Categories and Space

Margo Machida’s Unsettled Visions probes the idea of a category as either imposed from outside or constructed from within. She shows how, for the development of the category of Asian American, it was often seen as prescriptive rather than descriptive. In other words, the category as an identity was used as a restriction. What if, as seen in her text, we used categories more as resources? As we have discussed in class, and as Machida also notes, there is an undeniable need for categories because they make sense of the world around us; however, it is easy – especially with the passage of time – to become blinded by these habitual categories. So much so that we fail to see the world for what it is, and see it through the categories – as the categories would want us to see it. Thus, Machida raises some very pertinent questions about the category of “Asian American Art.” As it combines an ethnic and an artistic aspect, which is the primary one? What does it mean for art to be only seen through the lens of ethnicity? What does that do for the audience of these artists and their work? Instead of being a place for finding a community, a place of belonging, or where one can bring to tangible form the way Asian artists can define themselves, does the category become alienating?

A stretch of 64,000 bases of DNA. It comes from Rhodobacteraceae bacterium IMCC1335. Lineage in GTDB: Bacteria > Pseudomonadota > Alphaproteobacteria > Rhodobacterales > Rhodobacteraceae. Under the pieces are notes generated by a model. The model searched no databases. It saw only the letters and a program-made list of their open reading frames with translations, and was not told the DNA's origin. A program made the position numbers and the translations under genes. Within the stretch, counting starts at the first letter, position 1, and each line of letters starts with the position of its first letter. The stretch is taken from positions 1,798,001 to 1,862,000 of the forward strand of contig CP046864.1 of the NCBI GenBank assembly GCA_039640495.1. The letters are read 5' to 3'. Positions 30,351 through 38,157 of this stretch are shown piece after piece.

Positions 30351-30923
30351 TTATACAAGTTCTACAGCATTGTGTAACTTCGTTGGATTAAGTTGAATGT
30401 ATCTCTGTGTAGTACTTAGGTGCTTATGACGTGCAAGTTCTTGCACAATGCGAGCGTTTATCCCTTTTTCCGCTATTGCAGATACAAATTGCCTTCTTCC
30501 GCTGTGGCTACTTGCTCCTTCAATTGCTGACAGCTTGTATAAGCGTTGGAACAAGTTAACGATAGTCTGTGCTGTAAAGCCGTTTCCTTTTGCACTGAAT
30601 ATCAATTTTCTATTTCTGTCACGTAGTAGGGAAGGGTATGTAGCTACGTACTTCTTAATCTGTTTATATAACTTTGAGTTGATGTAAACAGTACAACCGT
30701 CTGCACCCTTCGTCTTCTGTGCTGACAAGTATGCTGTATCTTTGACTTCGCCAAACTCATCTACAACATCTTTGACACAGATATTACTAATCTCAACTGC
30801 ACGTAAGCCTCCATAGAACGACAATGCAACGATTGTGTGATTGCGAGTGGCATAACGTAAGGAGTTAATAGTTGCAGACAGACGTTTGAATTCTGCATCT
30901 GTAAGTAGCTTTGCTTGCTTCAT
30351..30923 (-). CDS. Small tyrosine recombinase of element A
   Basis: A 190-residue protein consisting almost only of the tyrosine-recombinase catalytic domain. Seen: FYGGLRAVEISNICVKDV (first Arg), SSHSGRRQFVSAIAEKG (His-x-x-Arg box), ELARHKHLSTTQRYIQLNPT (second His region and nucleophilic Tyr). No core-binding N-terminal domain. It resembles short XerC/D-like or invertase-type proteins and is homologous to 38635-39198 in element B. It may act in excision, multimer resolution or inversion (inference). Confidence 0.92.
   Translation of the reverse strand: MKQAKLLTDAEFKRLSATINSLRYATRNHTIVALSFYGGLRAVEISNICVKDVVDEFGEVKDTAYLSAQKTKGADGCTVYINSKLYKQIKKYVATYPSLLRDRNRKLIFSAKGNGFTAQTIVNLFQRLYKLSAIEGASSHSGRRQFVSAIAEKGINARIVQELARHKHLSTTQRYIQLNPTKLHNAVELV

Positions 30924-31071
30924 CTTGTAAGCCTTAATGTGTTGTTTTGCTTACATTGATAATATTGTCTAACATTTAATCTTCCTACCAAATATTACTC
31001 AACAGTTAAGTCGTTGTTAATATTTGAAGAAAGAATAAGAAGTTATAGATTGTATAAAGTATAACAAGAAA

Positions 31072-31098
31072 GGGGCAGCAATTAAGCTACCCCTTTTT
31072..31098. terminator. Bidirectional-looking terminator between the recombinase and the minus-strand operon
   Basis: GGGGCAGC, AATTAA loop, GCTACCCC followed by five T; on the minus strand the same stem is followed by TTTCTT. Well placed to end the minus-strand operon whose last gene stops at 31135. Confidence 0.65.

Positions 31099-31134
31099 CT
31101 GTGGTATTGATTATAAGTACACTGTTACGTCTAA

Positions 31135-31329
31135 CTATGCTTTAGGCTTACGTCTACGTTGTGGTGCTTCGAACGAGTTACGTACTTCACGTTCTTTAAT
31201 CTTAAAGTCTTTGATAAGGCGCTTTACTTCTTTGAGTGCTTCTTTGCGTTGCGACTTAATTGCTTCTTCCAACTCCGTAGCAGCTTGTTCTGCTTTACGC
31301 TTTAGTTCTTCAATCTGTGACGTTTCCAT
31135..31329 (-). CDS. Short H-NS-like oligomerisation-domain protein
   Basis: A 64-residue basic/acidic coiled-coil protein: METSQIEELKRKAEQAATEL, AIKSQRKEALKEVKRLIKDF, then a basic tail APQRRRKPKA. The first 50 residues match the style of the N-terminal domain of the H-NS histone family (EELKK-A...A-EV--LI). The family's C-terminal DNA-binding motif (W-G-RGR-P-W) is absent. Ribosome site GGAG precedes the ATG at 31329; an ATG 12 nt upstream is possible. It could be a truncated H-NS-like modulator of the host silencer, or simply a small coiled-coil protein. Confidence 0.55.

I also liked what Machida said of Zarina’s Atlas of My World – that flying large distances means traversing a terrain without actually experiencing the terrain, and that it is then experienced through an abstraction like a map or a globe. This ties in with her earlier discussion of space being divided into conceived, perceived, and lived space. In relation to our final projects, this got me thinking about how one can translate one type of space into other – in this case, lived space into perceived space. Finally, the lines between these three categories are naturally blurred, and so – how much of our lived space is actually conceived space? This last question is really just another iteration of the problem with categories – after a while, we begin seeing what we want to see (aka what we conceive) and that affects – in varying degrees of seriousness – the reality of it all (aka lived space).